Zone Diet: Fitness and endurance without carbohydrates? Dream on.

The zone diet advocates high fat and protein leaving only 40 percent of your energy needs coming from carbohydrates...the easiest to digest and utilize part of food.

Exercise book author and Runner David Holt clears up the myths of low carbohydrate eating.

If you eat sports energy bars, choose the ones with 60 percent or more of their energy from carbohydrates. There are plenty of energy bars to choose from. Avoid zoning out.


From Running Dialogue's Nutrition chapter.

“The Zone” diet fad does raise an important point. This diet recom¬
mends only 40 percent of calories from carbos--leaving 30
percent from protein to overburden the kidneys and liver which
either excrete it or convert it to sugar; and 30 percent from the
artery-clogging fat.
	One of the arguments for the zone diets 40: 30: 30 is that we
burn more fat calories sitting down than we burn carbos. 
	Of course we burn more fat while sitting--but we use
very few calories.
	It’s only true, because we are able to take in sufficient
oxygen to burn an inefficient fuel...fat. When we start
exercising however, the efficient fuel, sugar, provides most of
our energy needs. 
	Unless of course, you consume too few carbohydrates.
The body will have no choice about which fuel to burn for
energy. The body doesn’t become more efficient at burning fat
and protein--it simply has no choice because it is being carbohydrate

Zone Diet argument two:
40:30:30 says carbohydrate makes the
body respond by producing too much blood sugar. The body
only converts raw material into sugar. The body absorbs the
sugar from the consumed food, then efficiently stores it ready
for use. If you consume most of your carbs as simple sugars,
with negligible fat and protein at a meal, your blood sugar will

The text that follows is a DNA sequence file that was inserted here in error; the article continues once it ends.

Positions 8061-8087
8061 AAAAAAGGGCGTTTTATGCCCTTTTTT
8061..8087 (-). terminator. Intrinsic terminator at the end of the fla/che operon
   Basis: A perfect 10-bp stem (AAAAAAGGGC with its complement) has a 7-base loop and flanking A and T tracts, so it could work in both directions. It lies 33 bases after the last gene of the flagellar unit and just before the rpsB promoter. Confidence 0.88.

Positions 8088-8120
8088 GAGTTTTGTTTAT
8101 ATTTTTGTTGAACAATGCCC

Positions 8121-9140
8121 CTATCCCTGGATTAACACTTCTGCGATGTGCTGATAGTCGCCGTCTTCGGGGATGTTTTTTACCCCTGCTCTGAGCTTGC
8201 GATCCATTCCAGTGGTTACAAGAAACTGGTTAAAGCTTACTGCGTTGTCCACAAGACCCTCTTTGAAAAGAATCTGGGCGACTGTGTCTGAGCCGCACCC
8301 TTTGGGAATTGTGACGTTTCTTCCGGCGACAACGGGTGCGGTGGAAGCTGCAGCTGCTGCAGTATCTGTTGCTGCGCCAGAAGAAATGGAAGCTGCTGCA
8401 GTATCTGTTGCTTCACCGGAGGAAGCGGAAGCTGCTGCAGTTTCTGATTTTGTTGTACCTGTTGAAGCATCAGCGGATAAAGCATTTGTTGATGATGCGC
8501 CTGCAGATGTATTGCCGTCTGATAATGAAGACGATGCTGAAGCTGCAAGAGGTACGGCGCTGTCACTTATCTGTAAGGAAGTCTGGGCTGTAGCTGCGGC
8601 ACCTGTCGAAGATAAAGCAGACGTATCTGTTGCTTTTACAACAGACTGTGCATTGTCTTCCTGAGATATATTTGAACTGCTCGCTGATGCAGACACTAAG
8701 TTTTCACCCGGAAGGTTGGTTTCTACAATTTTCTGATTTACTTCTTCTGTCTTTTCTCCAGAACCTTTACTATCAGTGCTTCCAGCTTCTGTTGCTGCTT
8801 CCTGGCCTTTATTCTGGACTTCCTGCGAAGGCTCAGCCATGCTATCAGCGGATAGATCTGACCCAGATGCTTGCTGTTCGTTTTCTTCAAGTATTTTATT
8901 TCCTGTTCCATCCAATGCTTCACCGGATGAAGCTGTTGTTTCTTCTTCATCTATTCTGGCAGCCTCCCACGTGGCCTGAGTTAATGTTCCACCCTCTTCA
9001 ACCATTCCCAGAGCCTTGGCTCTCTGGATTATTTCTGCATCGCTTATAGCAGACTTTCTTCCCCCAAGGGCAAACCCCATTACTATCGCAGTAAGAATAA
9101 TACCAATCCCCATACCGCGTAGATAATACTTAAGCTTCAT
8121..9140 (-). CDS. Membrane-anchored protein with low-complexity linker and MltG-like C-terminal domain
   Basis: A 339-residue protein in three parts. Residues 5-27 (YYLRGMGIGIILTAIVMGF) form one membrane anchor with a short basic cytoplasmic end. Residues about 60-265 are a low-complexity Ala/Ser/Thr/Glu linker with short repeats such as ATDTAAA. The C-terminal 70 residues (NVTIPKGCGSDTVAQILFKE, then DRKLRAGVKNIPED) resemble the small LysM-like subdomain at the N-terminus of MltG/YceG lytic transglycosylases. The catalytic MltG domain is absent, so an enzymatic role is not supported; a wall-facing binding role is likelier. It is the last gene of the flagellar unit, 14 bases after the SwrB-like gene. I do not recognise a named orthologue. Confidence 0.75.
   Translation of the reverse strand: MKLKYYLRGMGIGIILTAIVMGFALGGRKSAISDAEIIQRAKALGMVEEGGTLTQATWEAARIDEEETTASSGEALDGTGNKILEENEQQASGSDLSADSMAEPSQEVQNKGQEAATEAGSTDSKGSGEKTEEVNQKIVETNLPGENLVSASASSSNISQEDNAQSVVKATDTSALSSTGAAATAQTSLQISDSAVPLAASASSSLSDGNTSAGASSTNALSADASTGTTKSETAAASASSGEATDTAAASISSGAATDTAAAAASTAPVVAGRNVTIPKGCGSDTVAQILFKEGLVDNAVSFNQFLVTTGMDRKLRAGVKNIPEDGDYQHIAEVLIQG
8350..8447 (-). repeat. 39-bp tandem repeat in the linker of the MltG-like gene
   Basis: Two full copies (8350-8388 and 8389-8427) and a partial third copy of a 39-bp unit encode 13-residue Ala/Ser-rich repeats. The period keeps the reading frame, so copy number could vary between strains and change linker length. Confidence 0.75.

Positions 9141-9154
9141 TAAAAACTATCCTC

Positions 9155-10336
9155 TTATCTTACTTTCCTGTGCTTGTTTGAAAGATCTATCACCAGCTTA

peak a bit...then trough slightly (that sleepy feeling) as the pancreas (secreting insulin) tries
to correct your cruelty. The sleepy feeling is not from low
sugar--it will still be in the normal range--it is from the blood
supply being diverted to your intestines, combined with the
lassitude which occurs about an hour after returning to
mundane tasks.
	Eat complex carbs, a little protein and fat to slow the
entire meals intestinal transit time--and food absorption,
including sugar absorption, will be steady.

	Some of the better tasting sports energy bars on the market
derive 30 percent of their calories from fat. So much, in fact,
that you may as well eat chocolate, plus a multivitamin after a
training run. However, its 30 percent calories from protein is
useful to keep the blood osmolarity up, and to give a ready
supply of amino acids for immediate repair work. 
	There’s a very simple way to correct the mere 40 percent
carbos, and the overdose of protein and fat. We can dilute the
protein and fat by eating two pieces of fruit. The complex
carbos and fiber from the fruit, plus the nutrients from the bar will then be a
balanced recovery snack to set you up for a meal about 2 hours later.

If you use sports energy bars, choose the ones with 60 percent or more of their energy from carbohydrates.

Author conclusion. Eat plenty of complex carbohydrates spread throughout your day to ensure a steady stream of the best fuel for exercise...sugar.

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